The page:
Paying for stuff

It's not exactly the done thing on today's web, but I'm a huge believer in paying for web services. I've never been comfortable with the ad-supported web. When pure advertising is the only revenue stream supporting a product or service I worry about the deleterious effect upon that product or service.


I don't like the implication that they're really working for their sponsor's interests ahead of mine. I don't like the mental effort of hunting down all the opt-outs, of second-guessing potential consequences of the creepy data-mining and covert information sharing with networks of 'trusted partners'. More straightforwardly, for many cases, I suspect the numbers don't really balance; I find it difficult to rely heavily on something with a potentially precarious revenue stream. I don't want to push too much content into, or build infrastructure around things that won't necessarily be around in a year or two.


Paying directly for things makes everything seem more explicit and straightforward. I'm the customer. I can make informed decisions about the cost and usefulness of the thing. It's in the better interests of the service provider not to abuse the relationship. A product unspoilt and unhindered by commercial marriages should stand a better chance of evolving towards it's essential form. So I'm a relatively easy sell as a consumer. Offer me a useful service, at a reasonable price, and I'm quite likely to pay you for it. 


The flipside of this is that I'm really cautious about the reverse. Purely ad-supported sites, especially ones that seem to be offering far too much  for free without being noticeably saturated with advertising make me feel slightly paranoid. I like to see which way the money flows.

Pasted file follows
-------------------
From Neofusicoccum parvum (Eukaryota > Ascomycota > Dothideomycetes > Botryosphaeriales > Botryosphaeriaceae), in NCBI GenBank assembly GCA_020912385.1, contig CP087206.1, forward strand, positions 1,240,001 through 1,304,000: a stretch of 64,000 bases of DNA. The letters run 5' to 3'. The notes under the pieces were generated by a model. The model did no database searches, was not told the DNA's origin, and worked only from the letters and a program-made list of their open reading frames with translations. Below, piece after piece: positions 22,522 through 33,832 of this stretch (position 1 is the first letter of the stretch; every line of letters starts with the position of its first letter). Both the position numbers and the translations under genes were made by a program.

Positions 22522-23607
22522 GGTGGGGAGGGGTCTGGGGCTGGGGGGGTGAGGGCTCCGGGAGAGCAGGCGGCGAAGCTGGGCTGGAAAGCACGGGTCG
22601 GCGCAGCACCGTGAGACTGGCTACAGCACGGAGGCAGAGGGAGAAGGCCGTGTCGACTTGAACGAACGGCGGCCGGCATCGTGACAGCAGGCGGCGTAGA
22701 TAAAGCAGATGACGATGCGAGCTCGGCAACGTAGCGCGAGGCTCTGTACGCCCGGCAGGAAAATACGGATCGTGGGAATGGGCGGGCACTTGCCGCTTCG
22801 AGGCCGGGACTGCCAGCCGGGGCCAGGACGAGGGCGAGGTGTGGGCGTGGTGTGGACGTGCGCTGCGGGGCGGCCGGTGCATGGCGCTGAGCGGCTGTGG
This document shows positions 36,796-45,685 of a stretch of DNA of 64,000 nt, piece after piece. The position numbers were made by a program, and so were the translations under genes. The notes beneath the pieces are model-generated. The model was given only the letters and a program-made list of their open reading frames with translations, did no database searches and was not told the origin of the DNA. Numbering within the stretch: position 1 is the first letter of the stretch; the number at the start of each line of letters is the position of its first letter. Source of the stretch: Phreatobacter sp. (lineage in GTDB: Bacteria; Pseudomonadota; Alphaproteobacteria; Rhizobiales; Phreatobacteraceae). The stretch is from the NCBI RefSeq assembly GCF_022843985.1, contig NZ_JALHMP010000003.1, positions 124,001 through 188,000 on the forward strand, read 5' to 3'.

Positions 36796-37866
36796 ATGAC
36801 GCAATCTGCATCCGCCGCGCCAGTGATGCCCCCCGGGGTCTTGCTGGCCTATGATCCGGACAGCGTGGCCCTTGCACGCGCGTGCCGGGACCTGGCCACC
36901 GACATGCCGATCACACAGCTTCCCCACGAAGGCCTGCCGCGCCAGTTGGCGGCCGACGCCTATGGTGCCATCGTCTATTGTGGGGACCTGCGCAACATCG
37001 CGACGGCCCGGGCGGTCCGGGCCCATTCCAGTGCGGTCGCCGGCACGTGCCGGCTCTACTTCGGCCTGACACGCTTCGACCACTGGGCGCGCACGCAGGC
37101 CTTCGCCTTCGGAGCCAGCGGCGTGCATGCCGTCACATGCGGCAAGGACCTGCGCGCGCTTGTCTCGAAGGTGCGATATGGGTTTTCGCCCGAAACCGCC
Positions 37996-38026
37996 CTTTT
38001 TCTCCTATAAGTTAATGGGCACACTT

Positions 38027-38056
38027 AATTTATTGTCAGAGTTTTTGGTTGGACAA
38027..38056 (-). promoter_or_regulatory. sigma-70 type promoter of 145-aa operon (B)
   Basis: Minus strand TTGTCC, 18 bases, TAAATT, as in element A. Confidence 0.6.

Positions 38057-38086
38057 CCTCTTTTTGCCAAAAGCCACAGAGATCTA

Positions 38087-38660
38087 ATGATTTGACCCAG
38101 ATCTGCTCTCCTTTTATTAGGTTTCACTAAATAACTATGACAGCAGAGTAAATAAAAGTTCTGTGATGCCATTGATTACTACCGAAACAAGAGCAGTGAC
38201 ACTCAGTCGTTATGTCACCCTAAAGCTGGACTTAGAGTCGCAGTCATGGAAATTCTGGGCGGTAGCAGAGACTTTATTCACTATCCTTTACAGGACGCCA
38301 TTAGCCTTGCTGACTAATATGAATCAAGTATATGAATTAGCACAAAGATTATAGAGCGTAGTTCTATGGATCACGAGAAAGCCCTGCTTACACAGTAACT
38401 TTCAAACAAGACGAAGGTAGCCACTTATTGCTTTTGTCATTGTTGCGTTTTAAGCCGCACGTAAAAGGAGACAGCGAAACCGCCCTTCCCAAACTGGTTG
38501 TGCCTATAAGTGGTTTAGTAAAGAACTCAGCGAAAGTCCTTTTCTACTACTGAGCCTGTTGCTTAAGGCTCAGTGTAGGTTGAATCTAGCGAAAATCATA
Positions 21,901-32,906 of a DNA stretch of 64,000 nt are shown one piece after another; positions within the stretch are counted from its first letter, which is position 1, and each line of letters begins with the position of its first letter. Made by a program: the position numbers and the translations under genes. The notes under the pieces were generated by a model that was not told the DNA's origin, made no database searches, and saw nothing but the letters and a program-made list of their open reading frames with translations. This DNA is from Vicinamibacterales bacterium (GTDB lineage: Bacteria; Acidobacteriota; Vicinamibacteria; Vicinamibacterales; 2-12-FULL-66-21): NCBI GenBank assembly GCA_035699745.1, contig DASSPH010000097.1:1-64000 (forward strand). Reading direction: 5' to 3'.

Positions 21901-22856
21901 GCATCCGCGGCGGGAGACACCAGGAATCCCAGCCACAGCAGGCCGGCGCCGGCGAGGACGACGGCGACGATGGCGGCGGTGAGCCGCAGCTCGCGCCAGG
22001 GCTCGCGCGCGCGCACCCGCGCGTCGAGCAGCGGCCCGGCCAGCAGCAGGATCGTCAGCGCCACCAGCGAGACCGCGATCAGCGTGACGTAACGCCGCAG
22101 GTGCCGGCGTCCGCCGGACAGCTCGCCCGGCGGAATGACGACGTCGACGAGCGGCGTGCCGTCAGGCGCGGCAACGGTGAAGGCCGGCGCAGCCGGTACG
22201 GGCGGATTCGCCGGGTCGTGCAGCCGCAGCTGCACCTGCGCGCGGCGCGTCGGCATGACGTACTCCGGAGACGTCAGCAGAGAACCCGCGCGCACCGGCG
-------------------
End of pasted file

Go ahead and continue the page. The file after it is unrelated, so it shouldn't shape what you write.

Here's a list of the sort of internety things I currently pay for, and will happily endorse. 



  • Spotify - I'm a long-time tenner a month customer. I think it's too expensive, but I somehow never quite unsubscribe.

  • Flickr - I have a pro account for photo hosting. 

  • DynDNS - I have a paid account, which gets me DNS zone hosting as well as a dynamic hostname

  • Pinboard.in - I like this bookmarking service. I was a very early adopter, and therefore my account cost a pittance due to the unique way pinboard is funded. 

  • Lastpass - I like this service so much I subscribed, just to do my bit to ensure they stay in business

  • Linode - my internet hosts are linux virtual machines hosted with this service. Linode is excellent. 

  • Word Podcast : I subscribed to the (now sadly folded) Word Magazine, primarily to access their very enjoyable podcast.

  • Metafilter : I don't use this site very much any more, but back in the old days, I got so much surfing out of it, I eventually bought a paid account just to contribute back.

  • Reddit : Similarly, I bought a founder Reddit Gold account when they appealed for cash, because I really enjoyed Reddit back before the eternal September.

  • iTunes : I use iTunes for quite a lot of things, apps, movie rentals and purchases, music purchases, and I have an iTunes Match subscription. If you have enough Apple gear to make an 'ecosystem', it's a good service.

  • Amazon Prime : I love Amazon. Some days, I wish I still worked for them.

  • Netflix : Most of my TV watching these days is netflix via Apple TV

  • App.net : - I signed up for an app.net account the second I heard about it.